If you manage to negotiate an offer that’s above that number, you’ll accept it. If you don’t, then you’ll walk away and stay at your current company, or continue interviewing.

That number or set of conditions are subjective and result from a lot of different factors including: the research you’ve done in step 2, your other options, other personal circumstances, etc.

Having that number in mind during the negotiation will enable you to keep a cold head and to know when to accept the offer or move on.

There are many ways to make a counter offer. Here are two common ones we recommend considering:

  1. You could share your walk away number with your recruiter and let them know that’s the minimum you’re willing to accept
  2. Or you could start the negotiation with a higher number than your walk away and leave more room for negotiation

The main benefit of the first approach is its simplicity. It minimizes back and forth and also makes it clear to your recruiter by how much the initial offer needs to be increased to bring you onboard. The main downside of this approach is that you might not maximize your total compensation because your walk away number might be lower than the maximum offer Meta was willing to make you. You also obviously can’t use that approach if the initial offer you received is already higher than your walk away.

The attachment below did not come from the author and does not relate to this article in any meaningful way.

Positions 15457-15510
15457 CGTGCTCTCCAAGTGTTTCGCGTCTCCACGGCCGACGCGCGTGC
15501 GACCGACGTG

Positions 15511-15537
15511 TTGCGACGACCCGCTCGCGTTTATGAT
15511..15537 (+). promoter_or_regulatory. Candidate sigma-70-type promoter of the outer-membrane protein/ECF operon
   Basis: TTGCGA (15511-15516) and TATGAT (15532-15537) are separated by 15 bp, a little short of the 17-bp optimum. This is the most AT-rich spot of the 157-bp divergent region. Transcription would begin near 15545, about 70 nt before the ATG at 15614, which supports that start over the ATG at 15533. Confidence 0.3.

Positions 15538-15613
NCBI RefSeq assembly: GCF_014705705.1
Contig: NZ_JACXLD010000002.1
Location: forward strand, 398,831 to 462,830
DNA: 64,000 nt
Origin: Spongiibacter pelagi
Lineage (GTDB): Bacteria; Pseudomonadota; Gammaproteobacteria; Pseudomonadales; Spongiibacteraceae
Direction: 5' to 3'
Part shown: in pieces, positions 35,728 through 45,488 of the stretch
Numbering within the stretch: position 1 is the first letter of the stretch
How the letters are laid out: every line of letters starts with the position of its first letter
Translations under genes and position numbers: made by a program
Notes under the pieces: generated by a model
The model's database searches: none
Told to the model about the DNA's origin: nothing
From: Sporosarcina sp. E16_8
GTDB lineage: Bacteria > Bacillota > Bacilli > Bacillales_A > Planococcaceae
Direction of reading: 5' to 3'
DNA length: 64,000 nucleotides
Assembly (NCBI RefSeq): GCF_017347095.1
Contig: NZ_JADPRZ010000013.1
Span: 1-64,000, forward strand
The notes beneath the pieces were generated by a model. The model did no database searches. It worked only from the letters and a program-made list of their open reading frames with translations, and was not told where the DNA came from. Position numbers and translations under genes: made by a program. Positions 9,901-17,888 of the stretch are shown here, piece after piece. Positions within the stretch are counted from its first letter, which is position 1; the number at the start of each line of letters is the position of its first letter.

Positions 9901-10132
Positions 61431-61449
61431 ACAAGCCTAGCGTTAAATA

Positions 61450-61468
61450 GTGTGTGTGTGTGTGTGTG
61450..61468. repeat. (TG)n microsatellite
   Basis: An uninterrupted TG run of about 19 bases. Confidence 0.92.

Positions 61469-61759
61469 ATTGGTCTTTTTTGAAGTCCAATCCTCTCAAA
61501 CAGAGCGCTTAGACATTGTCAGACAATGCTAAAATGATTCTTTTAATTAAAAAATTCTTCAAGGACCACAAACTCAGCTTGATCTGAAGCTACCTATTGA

The main benefit of the second approach is that it has more upside than the first one. You’re more likely to maximize total compensation using that approach. The main downside is it will involve more questions, pushback and back and forth with your recruiter. In other words, it’s more work and discomfort to go through. Working with a seasoned job offer negotiator can help a lot if you pick that approach.

3.2 Write your counter offer email

Whatever approach you pick, we recommend sending an email containing your counter offer  rather than making a call to the recruiter for a few different reasons.

First, an email puts you in complete control of what you’re communicating and so you can’t be derailed by questions the recruiter throws at you. Second, your recruiter will be able to easily forward that email to their team to review and increase your offer.

Here are example email templates you could use.

Non-negotiable counter offer email template

Hi X,

Thanks again for taking the time to interview me over the past few weeks and for making me an offer to join Meta. I’m really excited about joining the company and I’m confident I can make a positive impact.